“The wild frontier moved faster than David did,” Thompson writes. “Nine years before he was born, as the killing of his grandparents proved, East Tennessee was still contested ground. But by August 17, 1786 [Crockett’s birth date], the Crocketts and their neighbors were no longer threatened.”
And he has a point. Davy Crockett was born in Greene County, the same year that James White established a fort at the future site of Knoxville—which was 70 miles closer to Indian territory, and the wild frontier, than the Crocketts were. By the time Crockett was 5, Knoxville was a territorial capital with a garrison and a biweekly newspaper and some fancy shops that sold scented soaps, imported silk, and books of poetry.
Still, Thompson’s assertion that the Crocketts and their neighbors “were no longer threatened” may be an overstatement. In 1793, the Crocketts moved farther west and were settling near Morristown. Davy was 7, and it was the year of the Chickamaugan uprising, kind of a militant Cherokee-Creek jihad against the white invaders.
The Chickamaugans posed a real threat to many white settlers west of the Appalachians. With more than 1,000 warriors, they invaded East Tennessee in the fall of 1793. Around what’s now West Hills, they massacred families at Cavett’s Station—that’s where Doublehead earned the perhaps unwelcome nickname Babykiller. Their intention was to destroy Knoxville. The white man’s territorial capital was not quite 50 miles from the Crockett home. If the fearsome and uncompromising chief Doublehead had prevailed—and with his large invading force, he easily could have, if his reconnaissance had been better—he could have destroyed Knoxville, and the Crocketts and their neighbors would certainly have been in danger.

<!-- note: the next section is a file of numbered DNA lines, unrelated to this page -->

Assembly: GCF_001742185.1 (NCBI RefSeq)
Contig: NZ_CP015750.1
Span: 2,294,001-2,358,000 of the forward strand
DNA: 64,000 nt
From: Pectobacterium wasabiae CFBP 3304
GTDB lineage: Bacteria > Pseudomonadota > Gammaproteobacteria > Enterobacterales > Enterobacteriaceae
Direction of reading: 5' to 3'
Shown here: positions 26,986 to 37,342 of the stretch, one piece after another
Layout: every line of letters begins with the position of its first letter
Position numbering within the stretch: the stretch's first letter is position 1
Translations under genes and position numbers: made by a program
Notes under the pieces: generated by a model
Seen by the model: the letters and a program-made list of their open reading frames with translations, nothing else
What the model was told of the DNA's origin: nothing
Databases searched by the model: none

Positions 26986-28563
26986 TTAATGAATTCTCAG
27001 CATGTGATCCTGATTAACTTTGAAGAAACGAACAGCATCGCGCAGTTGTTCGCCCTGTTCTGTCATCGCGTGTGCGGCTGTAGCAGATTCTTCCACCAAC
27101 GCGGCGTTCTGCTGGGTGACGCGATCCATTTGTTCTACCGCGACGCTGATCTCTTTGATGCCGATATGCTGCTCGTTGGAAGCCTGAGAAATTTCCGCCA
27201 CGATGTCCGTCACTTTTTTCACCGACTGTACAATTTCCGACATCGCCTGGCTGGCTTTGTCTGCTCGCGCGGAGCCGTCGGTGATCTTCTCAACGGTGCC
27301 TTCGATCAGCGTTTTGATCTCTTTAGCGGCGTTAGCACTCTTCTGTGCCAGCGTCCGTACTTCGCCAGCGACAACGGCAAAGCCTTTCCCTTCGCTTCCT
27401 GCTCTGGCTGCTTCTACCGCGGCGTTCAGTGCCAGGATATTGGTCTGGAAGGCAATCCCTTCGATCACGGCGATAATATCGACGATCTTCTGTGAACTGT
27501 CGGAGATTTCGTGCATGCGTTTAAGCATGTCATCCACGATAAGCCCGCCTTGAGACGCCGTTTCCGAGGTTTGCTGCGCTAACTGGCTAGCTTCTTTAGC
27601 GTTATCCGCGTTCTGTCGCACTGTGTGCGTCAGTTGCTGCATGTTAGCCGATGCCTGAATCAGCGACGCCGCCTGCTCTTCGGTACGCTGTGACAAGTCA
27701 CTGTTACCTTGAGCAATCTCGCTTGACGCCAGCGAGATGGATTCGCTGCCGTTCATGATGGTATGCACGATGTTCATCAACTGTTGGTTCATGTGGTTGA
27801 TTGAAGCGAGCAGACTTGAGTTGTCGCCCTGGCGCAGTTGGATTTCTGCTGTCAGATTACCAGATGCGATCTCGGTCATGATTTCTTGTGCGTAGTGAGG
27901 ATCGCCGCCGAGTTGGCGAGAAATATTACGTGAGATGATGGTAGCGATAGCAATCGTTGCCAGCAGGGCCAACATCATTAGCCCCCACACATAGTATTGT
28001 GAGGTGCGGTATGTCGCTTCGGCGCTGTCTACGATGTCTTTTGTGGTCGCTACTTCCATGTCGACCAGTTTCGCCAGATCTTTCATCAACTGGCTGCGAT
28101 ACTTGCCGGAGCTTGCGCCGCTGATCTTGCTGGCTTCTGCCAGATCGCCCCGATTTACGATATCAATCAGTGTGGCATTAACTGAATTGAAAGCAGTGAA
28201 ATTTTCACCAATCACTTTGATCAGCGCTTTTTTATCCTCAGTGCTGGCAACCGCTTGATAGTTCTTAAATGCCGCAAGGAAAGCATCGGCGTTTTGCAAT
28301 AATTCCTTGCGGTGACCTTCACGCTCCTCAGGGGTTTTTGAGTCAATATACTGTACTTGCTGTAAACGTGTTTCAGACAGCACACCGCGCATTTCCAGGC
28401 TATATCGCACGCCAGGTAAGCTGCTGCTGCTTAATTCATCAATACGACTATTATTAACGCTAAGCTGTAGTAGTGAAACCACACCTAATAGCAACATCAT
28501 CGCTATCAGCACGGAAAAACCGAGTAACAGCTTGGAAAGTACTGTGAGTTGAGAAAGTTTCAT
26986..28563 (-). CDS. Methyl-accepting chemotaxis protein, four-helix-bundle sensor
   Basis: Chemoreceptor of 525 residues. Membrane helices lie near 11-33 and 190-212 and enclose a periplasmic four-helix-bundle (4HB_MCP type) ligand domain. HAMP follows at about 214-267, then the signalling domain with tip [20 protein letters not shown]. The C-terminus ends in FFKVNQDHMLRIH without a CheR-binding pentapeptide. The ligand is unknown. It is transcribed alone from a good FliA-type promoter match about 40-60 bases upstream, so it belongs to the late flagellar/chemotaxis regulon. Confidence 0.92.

By the way, Massacre at Cavett’s Station is the title of another, even newer book by archaeologist and UT Professor Emeritus Charlie Faulkner. It’s the most complete account of the disaster to date, and pretty fascinating. The Crocketts probably read about Cavett’s Station in the newspapers.
Crockett was just 9 when Tennessee became formally approved as the 16th state, with congressmen and governors and banks and laws. Not that it didn’t still offer opportunities for outdoor adventure, as it does today. He married at age 20 and had a few kids. At 27 he did join the Tennessee militia, and as part of the War of 1812, battled with British-allied Indians in the real wilderness south of Tennessee, before it was called Alabama.
After that, he settled his family in Franklin County, west of Chattanooga. It wasn’t the city, but if you wanted frontier, you could get a good deal wilder than that. Crockett seemed to like a little frontier, but not too much. He spent much of his 40s as a congressman in urbane Washington, but kept his home base west, finally living in West Tennessee’s Gibson County. By that time the wild frontier was somewhere well beyond the Mississippi River.
Thompson alleges Crockett never lived anywhere until after it was proven to be pretty safe. That is, not until, at age 49, he got to the Alamo.